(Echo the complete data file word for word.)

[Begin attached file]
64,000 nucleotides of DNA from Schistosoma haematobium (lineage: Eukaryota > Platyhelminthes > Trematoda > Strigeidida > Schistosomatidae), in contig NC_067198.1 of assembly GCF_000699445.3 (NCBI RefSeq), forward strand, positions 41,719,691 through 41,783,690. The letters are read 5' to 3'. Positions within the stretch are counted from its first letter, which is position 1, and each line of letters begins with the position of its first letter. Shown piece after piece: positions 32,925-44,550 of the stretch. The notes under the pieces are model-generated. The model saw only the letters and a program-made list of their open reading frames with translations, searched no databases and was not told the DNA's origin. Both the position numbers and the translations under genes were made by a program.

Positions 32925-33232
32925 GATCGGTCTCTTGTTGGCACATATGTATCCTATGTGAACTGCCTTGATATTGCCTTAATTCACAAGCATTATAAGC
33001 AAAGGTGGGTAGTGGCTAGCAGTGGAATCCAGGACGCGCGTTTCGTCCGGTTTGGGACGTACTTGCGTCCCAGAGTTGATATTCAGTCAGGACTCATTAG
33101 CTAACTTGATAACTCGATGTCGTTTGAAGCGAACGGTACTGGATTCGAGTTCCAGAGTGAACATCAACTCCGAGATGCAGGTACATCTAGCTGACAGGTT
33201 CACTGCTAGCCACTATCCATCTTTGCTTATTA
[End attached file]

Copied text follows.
64,000 nucleotides of DNA from Schistosoma haematobium (lineage: Eukaryota > Platyhelminthes > Trematoda > Strigeidida > Schistosomatidae), in contig NC_067198.1 of assembly GCF_000699445.3 (NCBI RefSeq), forward strand, positions 41,719,691 through 41,783,690. The letters are read 5' to 3'. Positions within the stretch are counted from its first letter, which is position 1, and each line of letters begins with the position of its first letter. Shown piece after piece: positions 32,925-44,550 of the stretch. The notes under the pieces are model-generated. The model saw only the letters and a program-made list of their open reading frames with translations, searched no databases and was not told the DNA's origin. Both the position numbers and the translations under genes were made by a program.

Positions 32925-33232
32925 GATCGGTCTCTTGTTGGCACATATGTATCCTATGTGAACTGCCTTGATATTGCCTTAATTCACAAGCATTATAAGC
33001 AAAGGTGGGTAGTGGCTAGCAGTGGAATCCAGGACGCGCGTTTCGTCCGGTTTGGGACGTACTTGCGTCCCAGAGTTGATATTCAGTCAGGACTCATTAG
33101 CTAACTTGATAACTCGATGTCGTTTGAAGCGAACGGTACTGGATTCGAGTTCCAGAGTGAACATCAACTCCGAGATGCAGGTACATCTAGCTGACAGGTT
33201 CACTGCTAGCCACTATCCATCTTTGCTTATTA